We agreed to take the East coast route down so had a stopover at Vasteras, one of the bigger towns in Sweden, before we hit the coast. The entertainment for the day and evening was provided by a snazzy zip-wire come wake boarding school outside the front window. Think water skiing on a board but being pulled by a zip-wire rather than a boat – amazing people doing amazing things on a bit of wood and a wire, we would have paid for the view but luckily it came in with our parking spot.
On route down we needed LPG, first obstacle we faced was none of the garages sell it – fail to us, we forgot to check availability and found that there were only 30 suppliers in the whole country. We found one at Falun, closed on Sunday, so instead went for Eskilstuna where lucky for us we found a gas supplier – who happily tried to top us up, only to find the tank wouldn’t totally fill.
When we stopped off at the marina Iain rang the LPG system suppliers in the UK, who spent half an hour telling him how to fix the problem – seemingly we have at some stage over-filled the tanks. After freaking out the motorhome next door and a yacht in front of us with several large emissions of gas we hope we are fixed – and have enough gas left for the next 2 weeks until we test refilling in Germany.
It would seem repetitive to mention the roads and how quiet they were, but again they were – Sweden is empty. it’s all lakes and forest. We drove over the bridge on Hjalmaren Lake – over 480 square kilometres and 58 km long or lake – that is the same size as Andorra. Standing on the road side we could see false horizons but not a soul on the lake in any direction. One of the most magical things about Sweden is the sense of space amongst all the amazing views.
The holiday season in Sweden is incredibly short, it starts mid June and ends mid August. Just 2 months then tourist stuff starts either closing up or reducing hours. At the moment most things seem to be open until 9pm-10pm at night, that includes anything from big shops to little ice-cream stalls. The vast majority of people on holidays here are Swedish, we have seen very few other nationalities. In the last four days we have seen one Dutch and three German vans – whereas in Norway we were seeing that many Dutch and Germans every hour.
We did meet an amazing English lady last night. She is sem-retired and touring Sweden and Finland. She is on her own, driving a 4×4 with a canoe on the roof and that’s it. She sleeps in the back of the car and uses public loos and showers, cooks with a small stove outside her car and camps out in the woods on her own. A very gentle lady, polite, well spoken, retirement age – the biggest thing was she is doing it – no moans that she doesn’t have a motorhome or can’t afford hotels, just enjoying it the best she can. We were both a bit humbled by her story and more than a little impressed.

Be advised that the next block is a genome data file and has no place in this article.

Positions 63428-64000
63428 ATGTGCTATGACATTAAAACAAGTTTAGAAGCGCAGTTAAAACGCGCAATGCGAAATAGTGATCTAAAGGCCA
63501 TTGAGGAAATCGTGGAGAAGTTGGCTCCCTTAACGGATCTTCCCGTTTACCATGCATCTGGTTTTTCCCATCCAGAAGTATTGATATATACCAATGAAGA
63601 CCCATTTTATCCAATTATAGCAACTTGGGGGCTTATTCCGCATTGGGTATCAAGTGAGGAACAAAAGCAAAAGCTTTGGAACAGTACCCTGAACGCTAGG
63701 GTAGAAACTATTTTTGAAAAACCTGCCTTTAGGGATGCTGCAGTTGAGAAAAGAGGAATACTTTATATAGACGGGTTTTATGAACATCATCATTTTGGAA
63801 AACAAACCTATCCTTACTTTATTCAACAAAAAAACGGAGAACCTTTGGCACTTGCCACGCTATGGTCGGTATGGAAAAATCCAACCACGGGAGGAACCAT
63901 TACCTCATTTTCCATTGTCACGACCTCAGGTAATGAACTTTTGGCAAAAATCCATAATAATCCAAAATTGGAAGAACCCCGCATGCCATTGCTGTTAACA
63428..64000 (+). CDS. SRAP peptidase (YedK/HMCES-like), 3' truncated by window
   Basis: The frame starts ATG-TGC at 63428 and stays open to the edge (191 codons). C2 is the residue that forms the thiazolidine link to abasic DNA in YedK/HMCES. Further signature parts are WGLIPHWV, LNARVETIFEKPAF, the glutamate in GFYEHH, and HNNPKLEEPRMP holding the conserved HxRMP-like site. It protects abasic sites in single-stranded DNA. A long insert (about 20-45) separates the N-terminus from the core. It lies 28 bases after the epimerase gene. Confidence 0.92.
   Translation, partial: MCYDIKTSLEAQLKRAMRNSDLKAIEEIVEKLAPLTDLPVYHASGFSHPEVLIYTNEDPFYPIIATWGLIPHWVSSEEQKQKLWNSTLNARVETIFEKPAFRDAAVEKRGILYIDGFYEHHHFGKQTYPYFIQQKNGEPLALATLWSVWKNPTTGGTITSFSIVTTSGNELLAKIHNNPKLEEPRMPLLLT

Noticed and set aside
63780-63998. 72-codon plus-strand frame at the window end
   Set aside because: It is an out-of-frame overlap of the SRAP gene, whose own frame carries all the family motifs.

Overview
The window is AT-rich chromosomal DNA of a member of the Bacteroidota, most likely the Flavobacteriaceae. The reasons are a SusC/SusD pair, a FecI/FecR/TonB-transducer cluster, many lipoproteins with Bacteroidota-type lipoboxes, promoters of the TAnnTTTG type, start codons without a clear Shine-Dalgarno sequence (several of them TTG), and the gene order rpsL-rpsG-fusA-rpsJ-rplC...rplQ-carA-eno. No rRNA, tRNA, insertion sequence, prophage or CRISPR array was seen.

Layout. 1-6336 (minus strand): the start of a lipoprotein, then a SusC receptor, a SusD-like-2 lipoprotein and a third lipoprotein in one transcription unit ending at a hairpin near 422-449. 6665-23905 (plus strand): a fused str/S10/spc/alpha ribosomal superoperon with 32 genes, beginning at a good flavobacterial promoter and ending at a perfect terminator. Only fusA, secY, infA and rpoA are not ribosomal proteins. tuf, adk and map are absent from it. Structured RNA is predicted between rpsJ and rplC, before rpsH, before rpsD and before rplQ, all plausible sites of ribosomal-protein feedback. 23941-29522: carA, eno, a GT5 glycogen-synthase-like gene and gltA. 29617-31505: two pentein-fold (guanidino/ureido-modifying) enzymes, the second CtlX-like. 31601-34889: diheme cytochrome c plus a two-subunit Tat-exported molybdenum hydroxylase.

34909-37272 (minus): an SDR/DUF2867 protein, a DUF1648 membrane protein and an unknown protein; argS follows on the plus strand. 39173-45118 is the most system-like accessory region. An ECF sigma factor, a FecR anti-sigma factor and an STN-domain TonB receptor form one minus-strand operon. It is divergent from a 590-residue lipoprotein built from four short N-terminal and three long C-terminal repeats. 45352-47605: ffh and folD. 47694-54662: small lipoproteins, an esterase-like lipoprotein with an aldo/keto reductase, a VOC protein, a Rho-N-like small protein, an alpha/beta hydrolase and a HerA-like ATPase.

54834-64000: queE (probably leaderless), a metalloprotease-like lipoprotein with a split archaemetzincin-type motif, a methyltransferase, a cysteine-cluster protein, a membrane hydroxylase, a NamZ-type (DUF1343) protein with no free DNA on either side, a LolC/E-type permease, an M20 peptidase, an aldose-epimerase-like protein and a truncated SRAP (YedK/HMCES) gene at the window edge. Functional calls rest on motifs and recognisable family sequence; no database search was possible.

As the weather has turned to Swedish summer we have had a couple of days parked up in Valdemarsvik, as is now our usual on the local marina. We cycled up a former railway track to the next town but other than that we have spent our time just sitting and watching the yachts come and go, topping up our tans and generally watching the world go by.
Today’s view from our window Valdemarsvik marina
Last night we were treated to the peculiar Swedish phenomenon of Allsangsmandag. It is said here you have not experienced a Swedish summer if you have not been to an Allsang, they are mad about them. The concept is the same be it on national television or in every village and town in the country. Half the town turn up with picnic chairs and sit around a stage set up in a 40ft truck. There is a pop-group with celebrity guests, some singing of traditional Swedish songs, then members of the audience get up and sing with the bands to modern chart stuff – but the best bit is the audience are given song books with the words to join in with the bands on several songs. The majority of songs were of course Swedish but a fair few English ones in there – we were awesome and did the British proud :). If Allsang isn’t on British tv in 12 months I will eat my hat – it’s going to catch on, hopefully!
You can’t beat a bit of Allsangsmandag!
The other strange obsession here is ‘Loppis’ – flea market, garage sale, boot sale – call it what you will, you cannot fail to come across one. In the back of regular shops, outside supermarkets, in peoples gardens they. It’s not what they sell that is remarkable, its the number of them. Here on the harbour there were four Loppis huts, a Loppis in the corner of the bakery and even in the loos one of the small storage rooms had been converted into a self serve Loppis. The GDP of Sweden must be impacted by selling junk as we have never seen so many people doing it anywhere else.
Tomorrow a bit further South, keeping to coast and hopefully keeping with the sunshine.
We came across this little moho the other week, their trip detail on the van puts ours to shame!